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Asperger's Syndrome

What is Asperger's Syndrome?

Asperger's Syndrome is named after Hans Asperger, the Austrian doctor who first recognised and described the symptoms back in 1944.  Asperger's Syndrome (or Disorder) is a neurological condition on the autistic spectrum.  However, unlike most neurological conditions there are no medical treatments for Asperger's Disorder.  The only treatments with documented effectiveness for addressing various needs of people with Asperger's are psychological and most of those are principally behavioral and cognitive-behavioral.

In people with Asperger's Syndrome, deficits in social interaction and unusual responses to the environment, similar to those in autism, are observed. Unlike in autism, however, cognitive and communicative development are within the normal or near-normal range in the first years of life, and verbal skills are usually an area of relative strength. Idiosyncratic interests are common and may take the form of an unusual and/or highly circumscribed interest (e.g., in train schedules, snakes, the weather, deep-fry cookers, or telegraph pole insulators). There is some suggestion of an increased incidence of this condition in family members.

AS is not something that one can catch or that can be spread like a virus.  People with AS are just born that way.  Despite Asperger's being listed in the APA's Diagnostic manual it is not a mental illness, it cannot be caused by trauma or neglect and it cannot be cured with therapy or a change in lifestyle or attitude. Current research suggests it is not even the result of brain damage and is in fact, at least in part, genetic.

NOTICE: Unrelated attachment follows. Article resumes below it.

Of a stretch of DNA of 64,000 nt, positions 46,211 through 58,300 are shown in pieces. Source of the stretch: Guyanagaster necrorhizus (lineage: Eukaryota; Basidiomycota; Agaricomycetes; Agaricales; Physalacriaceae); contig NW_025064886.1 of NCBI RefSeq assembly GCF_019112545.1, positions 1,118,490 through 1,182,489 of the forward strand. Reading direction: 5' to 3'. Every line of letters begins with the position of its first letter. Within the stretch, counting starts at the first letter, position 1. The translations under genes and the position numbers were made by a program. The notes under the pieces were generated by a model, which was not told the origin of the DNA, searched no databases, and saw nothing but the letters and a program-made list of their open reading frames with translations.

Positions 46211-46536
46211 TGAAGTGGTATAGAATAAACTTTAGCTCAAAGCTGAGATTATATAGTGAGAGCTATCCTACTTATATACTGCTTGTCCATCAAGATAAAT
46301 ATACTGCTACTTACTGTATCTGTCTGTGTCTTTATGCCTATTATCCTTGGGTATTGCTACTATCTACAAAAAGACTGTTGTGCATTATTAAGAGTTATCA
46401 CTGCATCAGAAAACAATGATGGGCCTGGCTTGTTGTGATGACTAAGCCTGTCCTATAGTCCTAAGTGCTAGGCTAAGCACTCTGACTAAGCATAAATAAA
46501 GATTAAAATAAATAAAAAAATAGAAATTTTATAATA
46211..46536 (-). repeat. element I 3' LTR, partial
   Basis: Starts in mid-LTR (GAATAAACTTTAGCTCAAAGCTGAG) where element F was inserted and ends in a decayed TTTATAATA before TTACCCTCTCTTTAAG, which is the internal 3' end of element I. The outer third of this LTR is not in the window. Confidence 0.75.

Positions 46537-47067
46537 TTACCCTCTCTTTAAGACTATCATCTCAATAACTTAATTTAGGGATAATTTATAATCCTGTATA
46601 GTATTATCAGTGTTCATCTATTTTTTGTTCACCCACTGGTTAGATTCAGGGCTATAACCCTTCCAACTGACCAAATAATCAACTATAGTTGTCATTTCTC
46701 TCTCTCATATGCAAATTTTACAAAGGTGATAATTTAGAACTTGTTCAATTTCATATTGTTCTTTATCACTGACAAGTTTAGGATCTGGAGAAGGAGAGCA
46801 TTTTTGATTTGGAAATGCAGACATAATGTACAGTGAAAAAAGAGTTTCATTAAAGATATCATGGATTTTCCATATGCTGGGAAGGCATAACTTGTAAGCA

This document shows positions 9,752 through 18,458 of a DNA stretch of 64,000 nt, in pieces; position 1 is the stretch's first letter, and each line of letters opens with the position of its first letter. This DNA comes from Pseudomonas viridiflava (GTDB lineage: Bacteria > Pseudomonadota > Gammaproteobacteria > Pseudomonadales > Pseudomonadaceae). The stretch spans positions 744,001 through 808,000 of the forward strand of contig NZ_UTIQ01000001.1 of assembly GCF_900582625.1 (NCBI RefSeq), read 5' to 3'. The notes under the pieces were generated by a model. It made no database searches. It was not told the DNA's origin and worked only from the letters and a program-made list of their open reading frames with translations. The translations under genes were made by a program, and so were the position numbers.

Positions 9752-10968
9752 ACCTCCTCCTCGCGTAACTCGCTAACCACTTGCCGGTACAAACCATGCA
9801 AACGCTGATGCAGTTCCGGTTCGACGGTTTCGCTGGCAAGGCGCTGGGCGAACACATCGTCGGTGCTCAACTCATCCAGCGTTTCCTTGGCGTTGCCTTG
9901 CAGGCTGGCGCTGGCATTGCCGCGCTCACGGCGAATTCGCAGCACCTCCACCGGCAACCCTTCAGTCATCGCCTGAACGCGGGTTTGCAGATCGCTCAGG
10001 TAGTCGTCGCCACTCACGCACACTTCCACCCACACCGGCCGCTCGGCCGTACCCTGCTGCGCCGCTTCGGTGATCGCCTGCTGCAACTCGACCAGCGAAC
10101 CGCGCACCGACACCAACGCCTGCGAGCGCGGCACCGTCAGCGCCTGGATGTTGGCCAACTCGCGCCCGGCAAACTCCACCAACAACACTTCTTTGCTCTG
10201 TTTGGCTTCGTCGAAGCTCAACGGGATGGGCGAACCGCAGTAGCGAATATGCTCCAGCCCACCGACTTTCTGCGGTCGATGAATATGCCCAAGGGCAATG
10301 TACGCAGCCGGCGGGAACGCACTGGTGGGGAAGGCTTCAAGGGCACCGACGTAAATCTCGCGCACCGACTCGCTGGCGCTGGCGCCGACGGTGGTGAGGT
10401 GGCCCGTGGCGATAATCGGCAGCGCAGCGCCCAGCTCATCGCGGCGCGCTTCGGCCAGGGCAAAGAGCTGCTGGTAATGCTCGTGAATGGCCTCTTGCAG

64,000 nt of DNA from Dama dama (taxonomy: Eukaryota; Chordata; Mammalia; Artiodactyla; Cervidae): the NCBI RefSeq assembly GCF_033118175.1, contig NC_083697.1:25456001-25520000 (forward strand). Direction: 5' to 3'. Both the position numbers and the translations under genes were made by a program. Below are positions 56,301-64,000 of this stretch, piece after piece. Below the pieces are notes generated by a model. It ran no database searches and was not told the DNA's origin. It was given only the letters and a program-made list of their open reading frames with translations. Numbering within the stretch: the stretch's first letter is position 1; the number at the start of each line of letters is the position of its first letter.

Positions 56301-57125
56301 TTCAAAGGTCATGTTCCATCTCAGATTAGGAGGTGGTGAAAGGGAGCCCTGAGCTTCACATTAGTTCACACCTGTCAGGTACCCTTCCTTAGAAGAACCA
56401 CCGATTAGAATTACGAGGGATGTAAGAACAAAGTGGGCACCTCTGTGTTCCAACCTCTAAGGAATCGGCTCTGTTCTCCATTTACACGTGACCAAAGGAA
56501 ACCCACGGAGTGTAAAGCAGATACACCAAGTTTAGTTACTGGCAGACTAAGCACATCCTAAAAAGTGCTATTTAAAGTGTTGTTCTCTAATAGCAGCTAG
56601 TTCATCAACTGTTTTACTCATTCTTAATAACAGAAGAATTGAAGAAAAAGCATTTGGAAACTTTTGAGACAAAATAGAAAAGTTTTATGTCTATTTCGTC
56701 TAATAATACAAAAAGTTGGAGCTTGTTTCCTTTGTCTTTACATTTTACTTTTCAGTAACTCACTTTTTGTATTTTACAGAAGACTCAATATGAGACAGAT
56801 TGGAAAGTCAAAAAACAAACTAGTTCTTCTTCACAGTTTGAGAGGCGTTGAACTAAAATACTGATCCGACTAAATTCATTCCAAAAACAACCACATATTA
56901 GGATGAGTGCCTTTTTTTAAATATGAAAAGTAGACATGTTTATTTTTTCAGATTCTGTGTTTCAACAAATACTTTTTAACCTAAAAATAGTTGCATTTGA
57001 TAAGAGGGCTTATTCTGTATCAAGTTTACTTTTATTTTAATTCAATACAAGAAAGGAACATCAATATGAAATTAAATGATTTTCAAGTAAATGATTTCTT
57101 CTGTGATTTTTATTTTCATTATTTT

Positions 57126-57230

It is more common in males than females, but anyone of any race or gender can have Asperger's Syndrome, and it is a life-long condition, however how it manifests does appear to change for many people as they grow, develop, and age. It is not a "childhood" illness even though it is called a developmental disorder.   

A syndrome is a collection of symptoms or characteristics that occur together. People with Asperger's Syndrome will have some or all of these characteristics in common and will share many similar experiences. All are of average or above intelligence (the minimum IQ required for a diagnosis is 70) and will be verbal, and while most greatly benefit from extra support and understanding as children, as adults the vast majority become either semi or fully independent.

People with Asperger's Syndrome are people with different personalities and experiences, just like anyone else. They experience the world differently and therefore their own interactions, style, expectations, and "personality" can be different as a result.  It can be very disabling being different, and many experience lifestyle difficulties, anger, anxiety, depression, and health problems. These are not strictly part of the syndrome but more a consequence of living with it, and are not experienced by everybody.

Aspie is a popular informal term for describing people with Asperger's  Syndrome, though there are many others.  Many people with AS prefer to say they are an Aspie rather than say they have Asperger's Syndrome.

Many people want to know how they can tell if they or someone else is a person with Asperger's.  There is no specific test for Aspergers.  There is no medical test, no genetic test, no definitive psychological test for Aspergers.  Aspergers is defined and diagnosed behaviorally.  There are quizzes and questionnaires where people with Asperger syndrome will on average score higher or lower than the rest of the population, but in themselves they are not adequate for a diagnosis by themselves.  That means that someone who is trained in Autism Spectrum Disorders generally and who has specific experience with Aspergers must get to know a person and through their observations and interviews come to make the diagnosis based on those experiences.



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